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North is South, Winter is Summer and widdershins is deosil. The South African experience of Paganism is topsy-turvy compared to our Northern brothers and sisters; but much like the Afrikaans saying, “ʼn boer maak ʼn plan,” Pagan South Africans make do with what they have and make it their own.

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Picking up the pieces

Joseph Merlin Nichter’s recent blog post, The Unpopularity Contest, had an eerie familiarity to it. Even a few thousand miles across land and sea, it echoes recent events that have rocked South Africa’s own Pagan community. It would seem that being crowned Miss/Mr Unpopularity is not something unique to this country or that, but to Pagan communities in general.

We’ve all, at one stage or another, discussed our beliefs with a non-Pagan and the inevitable question/accusation has come up: are you a Satanist? At this point, and depending on how long you’ve been Pagan, you take a deep breath, roll your eyes and prattle off, “we don’t believe in Satan he is a Christian deity and we don’t worship him therefore we are not Satanists”. It’s the bog-standard response the majority of us go with, but here in South Africa, some of us have wondered just how well that has been working out for us.

With the recent discovery that the South African Police Service’s Occult-related Crime Unit was never disbanded, and the dramatic rise in national media sensationalism on alleged ‘Satanic crime’, some Pagans and the SA Pagan Rights Alliance decided that a fresh approach was needed.

To cut a long story short, in South Africa- a country with a conservative Christian background- there has been a resurgence in Satanic Panic paranoia. We have the ORCU, self-styled ‘occult experts’ receiving plenty of media attention, the media pushing occult and ‘Satanic’ angles and even the Department of Education aiming to curb “Satanism and occultism” in public schools. 

Now instead of the usual sidestepping from what is believed to be Satanism, some SA Pagans and SAPRA have decided that  throwing shade at mythical Satanism is perhaps not the answer, and have opted to debunk and squash the Satanic Panic myths altogether. Why? Because from these myths, anything of an occult flavour is conflated with 'Satanism’, and that includes Pagan and New Age symbols, theology and practices. So instead of running from these myths, we can do away with them using facts and evidence so that we won’t have to prattle off the default we-aren’t-Satanists response.

So where has the problem come in? In order for those working on this initiative to debunk Satanism myths, we’ve had to find out what legitimate Satanism is all about; a move that led to the founding of a group named the Alternative Religion Forum, where Pagans, occultists, Satanists and similar religious adherents can come to together, exchange knowledge and work together towards debunking these myths... but this move has not come to sit well with some SA Pagans who prefer the distancing route.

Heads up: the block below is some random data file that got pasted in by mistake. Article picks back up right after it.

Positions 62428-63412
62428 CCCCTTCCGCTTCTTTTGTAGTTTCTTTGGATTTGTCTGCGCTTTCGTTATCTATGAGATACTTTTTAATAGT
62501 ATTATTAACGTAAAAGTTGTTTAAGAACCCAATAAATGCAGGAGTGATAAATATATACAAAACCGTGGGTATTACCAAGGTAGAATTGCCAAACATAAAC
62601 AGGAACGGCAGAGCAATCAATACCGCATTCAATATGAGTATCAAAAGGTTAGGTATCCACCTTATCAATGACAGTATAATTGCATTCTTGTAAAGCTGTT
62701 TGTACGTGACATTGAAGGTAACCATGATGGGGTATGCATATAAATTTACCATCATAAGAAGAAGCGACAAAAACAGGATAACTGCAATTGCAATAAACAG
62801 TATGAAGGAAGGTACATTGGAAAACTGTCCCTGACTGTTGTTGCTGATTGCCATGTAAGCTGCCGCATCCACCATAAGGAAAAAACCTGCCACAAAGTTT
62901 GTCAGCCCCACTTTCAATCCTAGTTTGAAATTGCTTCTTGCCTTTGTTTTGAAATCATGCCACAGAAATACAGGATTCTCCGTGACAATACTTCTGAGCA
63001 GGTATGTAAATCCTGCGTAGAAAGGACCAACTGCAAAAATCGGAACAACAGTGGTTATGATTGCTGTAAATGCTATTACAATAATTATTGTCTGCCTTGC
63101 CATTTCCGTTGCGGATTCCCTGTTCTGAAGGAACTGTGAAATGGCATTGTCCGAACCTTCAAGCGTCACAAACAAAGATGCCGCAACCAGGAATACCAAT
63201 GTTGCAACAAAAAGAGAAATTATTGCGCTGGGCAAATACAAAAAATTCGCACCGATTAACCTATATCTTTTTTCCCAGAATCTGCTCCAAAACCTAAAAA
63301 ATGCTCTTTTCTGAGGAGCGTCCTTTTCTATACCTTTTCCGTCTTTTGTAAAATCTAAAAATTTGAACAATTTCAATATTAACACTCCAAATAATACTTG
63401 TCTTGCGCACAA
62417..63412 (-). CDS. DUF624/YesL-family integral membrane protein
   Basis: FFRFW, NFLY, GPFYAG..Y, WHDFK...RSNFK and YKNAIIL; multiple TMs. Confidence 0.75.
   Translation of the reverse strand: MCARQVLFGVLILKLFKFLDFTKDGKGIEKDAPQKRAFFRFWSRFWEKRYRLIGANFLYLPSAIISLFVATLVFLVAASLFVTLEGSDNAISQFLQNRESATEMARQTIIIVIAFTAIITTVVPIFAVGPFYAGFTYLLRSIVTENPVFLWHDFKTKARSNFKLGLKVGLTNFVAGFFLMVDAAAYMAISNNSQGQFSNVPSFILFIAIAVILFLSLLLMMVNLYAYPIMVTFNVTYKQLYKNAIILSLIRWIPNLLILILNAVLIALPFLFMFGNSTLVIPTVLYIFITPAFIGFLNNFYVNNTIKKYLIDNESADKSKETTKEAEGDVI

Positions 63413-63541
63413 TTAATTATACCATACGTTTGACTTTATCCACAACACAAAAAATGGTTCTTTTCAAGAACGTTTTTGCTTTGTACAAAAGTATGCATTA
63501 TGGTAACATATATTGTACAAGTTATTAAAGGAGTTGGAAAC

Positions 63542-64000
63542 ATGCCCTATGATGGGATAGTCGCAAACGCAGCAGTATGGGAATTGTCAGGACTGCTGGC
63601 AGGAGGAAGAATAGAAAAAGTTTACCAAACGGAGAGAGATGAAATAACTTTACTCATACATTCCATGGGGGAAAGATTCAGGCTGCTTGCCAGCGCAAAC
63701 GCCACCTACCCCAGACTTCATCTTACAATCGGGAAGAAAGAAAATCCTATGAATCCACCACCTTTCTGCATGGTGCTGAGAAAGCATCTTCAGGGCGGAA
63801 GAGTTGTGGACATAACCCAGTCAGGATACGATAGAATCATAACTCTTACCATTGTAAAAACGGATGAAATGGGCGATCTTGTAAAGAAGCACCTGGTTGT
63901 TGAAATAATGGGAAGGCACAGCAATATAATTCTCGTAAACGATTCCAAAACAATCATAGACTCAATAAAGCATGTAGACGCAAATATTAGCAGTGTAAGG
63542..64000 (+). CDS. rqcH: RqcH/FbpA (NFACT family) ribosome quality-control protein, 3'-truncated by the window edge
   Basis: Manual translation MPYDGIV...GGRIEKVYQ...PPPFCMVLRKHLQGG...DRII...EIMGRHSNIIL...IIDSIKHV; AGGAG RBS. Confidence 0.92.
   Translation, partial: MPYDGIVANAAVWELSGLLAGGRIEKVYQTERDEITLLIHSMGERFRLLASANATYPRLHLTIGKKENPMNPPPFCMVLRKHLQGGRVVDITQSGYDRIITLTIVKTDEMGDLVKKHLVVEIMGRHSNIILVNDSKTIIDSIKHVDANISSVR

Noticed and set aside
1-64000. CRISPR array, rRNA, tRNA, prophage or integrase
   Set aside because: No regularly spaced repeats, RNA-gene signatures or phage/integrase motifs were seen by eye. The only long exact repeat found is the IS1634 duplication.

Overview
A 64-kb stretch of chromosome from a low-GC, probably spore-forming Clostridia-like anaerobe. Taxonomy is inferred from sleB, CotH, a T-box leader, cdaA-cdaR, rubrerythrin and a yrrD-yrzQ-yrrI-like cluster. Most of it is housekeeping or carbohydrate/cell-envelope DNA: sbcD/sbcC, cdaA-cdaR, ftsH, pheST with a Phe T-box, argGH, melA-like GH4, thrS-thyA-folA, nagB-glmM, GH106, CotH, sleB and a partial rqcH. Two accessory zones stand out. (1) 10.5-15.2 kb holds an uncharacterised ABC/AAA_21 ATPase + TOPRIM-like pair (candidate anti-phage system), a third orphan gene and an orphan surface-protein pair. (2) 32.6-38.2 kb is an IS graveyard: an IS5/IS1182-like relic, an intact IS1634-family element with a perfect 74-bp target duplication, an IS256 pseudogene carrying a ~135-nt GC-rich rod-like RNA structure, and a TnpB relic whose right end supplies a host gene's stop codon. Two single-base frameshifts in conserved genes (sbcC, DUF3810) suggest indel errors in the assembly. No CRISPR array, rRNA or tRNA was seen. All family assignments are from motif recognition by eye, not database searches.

This difference of opinions resulted in things turning ugly quickly, and when things turn that particular shade of ugly, you can bet fingers are pointed, slurs are slung, egos are inflated and everyone gets defensive. It has been a dark period for SA Paganism the last few days; one that has resulted in the end of affiliations, the forming of new groups and factions, and the restructuring of older organisations. And of course, there are the few who have been crowned Mr Unpopularity.

However, hope is not lost- it is always there, but just not always seen in all the mudslinging. As one solitary Pagan pointed out, these blow ups are necessary; if we don’t have these eruptions, we end up stagnating as a community. Once the dust has settled and we look at the scattered pieces, we are presented with an opportunity to rebuild, stronger and better than before. 

Sure, that process is not easy when egos are still rather tender and bruised, and you may be looked at as a leper- but the opportunity for new growth is there and we have a chance to be humbled, and build a stronger Pagan community.

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Biographical Info: Born and living in South Africa, Bronwyn first came to Paganism through Wicca in 2002 and has remained a solitary throughout her developing path. While no longer Wiccan, she honors the call of the Celtic Gods and is currently exploring Druidry . Other than an explorer of Paganism and occult philosophies, Bronwyn is actively involved in Pagan rights issues and is a member of the South African Pagan Rights Alliance (SAPRA). She is also the editor of long standing, and now exclusively online, Pagan magazine Penton. Taking her love of knitting, and together with other Pagan knitters, she formed Web of Love (WOL) - South Africa's first and only Pagan Prayer Shawl Ministry. In the mundane world, Bronwyn is a passionate writer, happy wife and mother to two young children and an ever expanding fur-family of cats and dogs.


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